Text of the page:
“Eventually, yes,” said Edith. “The family brought it back to Poland in the 1880s. It was put on public display then, to great fanfare. That’s where many people first learned of the painting, and when historians began researching it. Several experts identified it right away as by the hand of da Vinci, and people speculated about the identity of the sitter. That’s how it ended up”—she gestured to her stack of folios—“widely published and reproduced.”
“Who is she?” asked Buchner, tapping his fat fingers on the tabletop.
“It is well accepted that she was one of the mistresses of the Duke of Milan, a girl named Cecilia Gallerani, who came from a Sienese family. She was probably about sixteen years old at the time that Ludovico Sforza asked da Vinci to paint her.” Edith watched the facsimile of the painting circulate from hand to hand around the table again. The men pored over the girl’s face, her bright expression, the white, furry creature in her arms.
“During the Great War, the painting came to Germany again,” Edith continued. “It was held for safekeeping in the Gemäldegalerie in Dresden, but it was ultimately returned to Kraków.”
“It is remarkable that the painting survived at all, given how often it circulated,” Manfred noted.
“Indeed,” said Herr Direktor Buchner, handing the facsimile back to Edith. She returned it to her thick binder and began to retie the straps. “Fräulein Becker, you are to be commended for your thorough background research in the service of this project.”
“A senior curator could not have done a better job,” the decorative arts curator added.
“Danke schön.” Edith finally exhaled. She hoped they would let her return to the conservation studio now. She looked forward to putting on her smock and starting on the stabilization of a French painting whose frame had been water damaged when it was placed in an unfortunate position under a plumbing pipe in a storage closet.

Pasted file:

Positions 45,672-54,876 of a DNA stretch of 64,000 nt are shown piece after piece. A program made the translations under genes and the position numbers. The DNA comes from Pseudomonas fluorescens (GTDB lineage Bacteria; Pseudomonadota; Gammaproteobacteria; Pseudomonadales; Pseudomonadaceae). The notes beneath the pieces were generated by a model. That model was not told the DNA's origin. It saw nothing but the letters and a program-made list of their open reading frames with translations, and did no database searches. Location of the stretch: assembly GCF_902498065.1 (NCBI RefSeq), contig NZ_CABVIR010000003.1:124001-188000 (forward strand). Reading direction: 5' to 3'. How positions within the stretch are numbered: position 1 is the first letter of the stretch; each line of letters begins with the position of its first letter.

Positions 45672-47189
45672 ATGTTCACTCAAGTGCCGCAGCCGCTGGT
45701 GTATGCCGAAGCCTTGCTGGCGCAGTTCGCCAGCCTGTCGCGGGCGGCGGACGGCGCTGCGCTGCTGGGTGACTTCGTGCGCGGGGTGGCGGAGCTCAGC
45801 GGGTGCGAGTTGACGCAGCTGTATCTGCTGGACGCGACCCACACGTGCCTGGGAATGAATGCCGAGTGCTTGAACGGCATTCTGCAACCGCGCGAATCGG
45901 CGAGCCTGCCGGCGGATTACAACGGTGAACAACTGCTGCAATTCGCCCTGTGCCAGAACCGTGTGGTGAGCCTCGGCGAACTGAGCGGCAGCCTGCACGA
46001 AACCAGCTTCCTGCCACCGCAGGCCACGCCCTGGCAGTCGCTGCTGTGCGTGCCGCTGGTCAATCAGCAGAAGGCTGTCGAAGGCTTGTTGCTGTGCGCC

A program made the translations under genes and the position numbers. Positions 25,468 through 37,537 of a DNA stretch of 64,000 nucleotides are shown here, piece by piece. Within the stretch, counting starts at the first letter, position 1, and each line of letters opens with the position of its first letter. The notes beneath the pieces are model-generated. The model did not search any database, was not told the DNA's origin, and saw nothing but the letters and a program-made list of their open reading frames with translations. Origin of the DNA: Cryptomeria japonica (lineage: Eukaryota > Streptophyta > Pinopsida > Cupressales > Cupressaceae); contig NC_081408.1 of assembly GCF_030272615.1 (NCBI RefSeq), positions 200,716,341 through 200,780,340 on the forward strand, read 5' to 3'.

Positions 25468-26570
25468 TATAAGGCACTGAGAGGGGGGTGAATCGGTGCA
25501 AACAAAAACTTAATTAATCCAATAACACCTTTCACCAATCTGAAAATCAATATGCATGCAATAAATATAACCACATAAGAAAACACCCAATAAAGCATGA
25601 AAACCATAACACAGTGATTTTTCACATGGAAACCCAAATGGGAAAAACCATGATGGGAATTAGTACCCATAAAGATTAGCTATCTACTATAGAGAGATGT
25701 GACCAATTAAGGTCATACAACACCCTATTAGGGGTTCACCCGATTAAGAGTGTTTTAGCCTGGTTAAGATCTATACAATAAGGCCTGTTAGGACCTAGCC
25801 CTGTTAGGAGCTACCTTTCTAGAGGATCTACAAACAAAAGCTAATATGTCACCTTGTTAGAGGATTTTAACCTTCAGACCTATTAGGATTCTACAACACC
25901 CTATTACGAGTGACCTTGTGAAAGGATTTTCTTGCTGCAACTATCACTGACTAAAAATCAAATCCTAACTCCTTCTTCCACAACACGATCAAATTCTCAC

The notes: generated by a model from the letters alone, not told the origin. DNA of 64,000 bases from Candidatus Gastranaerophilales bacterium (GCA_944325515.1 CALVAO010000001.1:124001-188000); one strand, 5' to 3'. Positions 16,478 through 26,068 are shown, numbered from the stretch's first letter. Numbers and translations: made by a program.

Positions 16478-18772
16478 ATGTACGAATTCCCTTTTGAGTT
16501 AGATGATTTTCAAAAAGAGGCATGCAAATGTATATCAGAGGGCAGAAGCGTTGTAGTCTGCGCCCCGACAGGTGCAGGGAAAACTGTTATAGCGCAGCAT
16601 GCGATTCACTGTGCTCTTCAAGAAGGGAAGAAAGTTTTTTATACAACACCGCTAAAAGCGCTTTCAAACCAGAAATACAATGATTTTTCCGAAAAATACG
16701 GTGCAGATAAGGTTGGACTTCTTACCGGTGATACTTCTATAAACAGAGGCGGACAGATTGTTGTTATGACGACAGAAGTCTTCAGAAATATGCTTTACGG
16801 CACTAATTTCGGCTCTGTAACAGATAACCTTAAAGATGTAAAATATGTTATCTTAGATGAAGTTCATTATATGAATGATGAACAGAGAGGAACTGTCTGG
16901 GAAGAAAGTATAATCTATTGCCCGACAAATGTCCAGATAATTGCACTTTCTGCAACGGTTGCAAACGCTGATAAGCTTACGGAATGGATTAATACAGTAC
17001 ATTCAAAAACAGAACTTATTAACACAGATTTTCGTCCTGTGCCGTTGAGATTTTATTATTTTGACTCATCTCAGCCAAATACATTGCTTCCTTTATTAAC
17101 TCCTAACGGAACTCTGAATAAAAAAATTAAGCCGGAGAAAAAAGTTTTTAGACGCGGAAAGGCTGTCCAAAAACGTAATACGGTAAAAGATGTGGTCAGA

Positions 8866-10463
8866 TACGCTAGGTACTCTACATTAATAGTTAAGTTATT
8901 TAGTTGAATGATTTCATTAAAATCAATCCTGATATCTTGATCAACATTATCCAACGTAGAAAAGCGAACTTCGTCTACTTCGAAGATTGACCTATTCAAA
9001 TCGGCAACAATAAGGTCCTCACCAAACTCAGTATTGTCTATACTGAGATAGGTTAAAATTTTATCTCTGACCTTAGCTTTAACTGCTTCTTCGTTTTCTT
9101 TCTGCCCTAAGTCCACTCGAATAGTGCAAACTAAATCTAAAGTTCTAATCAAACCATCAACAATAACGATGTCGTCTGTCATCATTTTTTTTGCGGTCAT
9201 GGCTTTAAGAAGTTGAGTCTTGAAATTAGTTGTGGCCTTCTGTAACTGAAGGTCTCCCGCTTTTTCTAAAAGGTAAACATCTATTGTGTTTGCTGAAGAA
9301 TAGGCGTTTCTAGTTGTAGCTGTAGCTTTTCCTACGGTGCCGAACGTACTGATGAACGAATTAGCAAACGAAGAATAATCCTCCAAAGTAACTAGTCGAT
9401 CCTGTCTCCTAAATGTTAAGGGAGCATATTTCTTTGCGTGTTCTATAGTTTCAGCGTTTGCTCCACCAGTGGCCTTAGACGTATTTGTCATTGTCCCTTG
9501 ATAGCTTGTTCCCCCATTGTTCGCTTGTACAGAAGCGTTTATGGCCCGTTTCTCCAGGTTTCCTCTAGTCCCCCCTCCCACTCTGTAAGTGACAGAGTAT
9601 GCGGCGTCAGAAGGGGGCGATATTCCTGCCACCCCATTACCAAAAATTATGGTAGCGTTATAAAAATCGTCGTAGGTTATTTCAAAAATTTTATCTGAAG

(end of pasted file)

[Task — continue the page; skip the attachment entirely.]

Generaldirektor Buchner stood. “Now,” he said, taking a deep breath. “I have an announcement. In recent days, I have had a personal visit from Reichsmarschall Göring, who, as you may know, has been engaged by our Führer in the search for masterpieces like the ones we have seen here this afternoon. There is to be a new museum constructed in Linz. It has been fully funded by our Supreme Commander, who, as you know, has a personal interest in great art and its preservation. The museum in Linz, once it is complete, will be a repository for the safekeeping of all important works of art”—he paused to look around the table—“in the world.”
There was a collective gasp. Edith let the idea sink in. Adolf Hitler had already opened the House of German Art, just a short walk away from her office. She and Manfred had gone to see the work of the officially approved contemporary sculptors and painters. But now . . . Every important work of art history in the entire world under one roof, all of it under the stewardship of the Reich. It was difficult—almost inconceivable—to envision.
“As you might imagine,” Buchner said, giving life to Edith’s thoughts, “this new vision of our Führer will be a massive undertaking. All of us in the art-related trades are being engaged as custodians in the service of safeguarding these works. As things become more . . . precarious . . . we must all do our parts toward this effort.”
“But that’s insanity!” the antiquities curator huffed out. “All the important works of art in the world? Germany will control the world’s cultural patrimony? Who are we to be custodians of such a legacy? And who are we to take them from their current places?”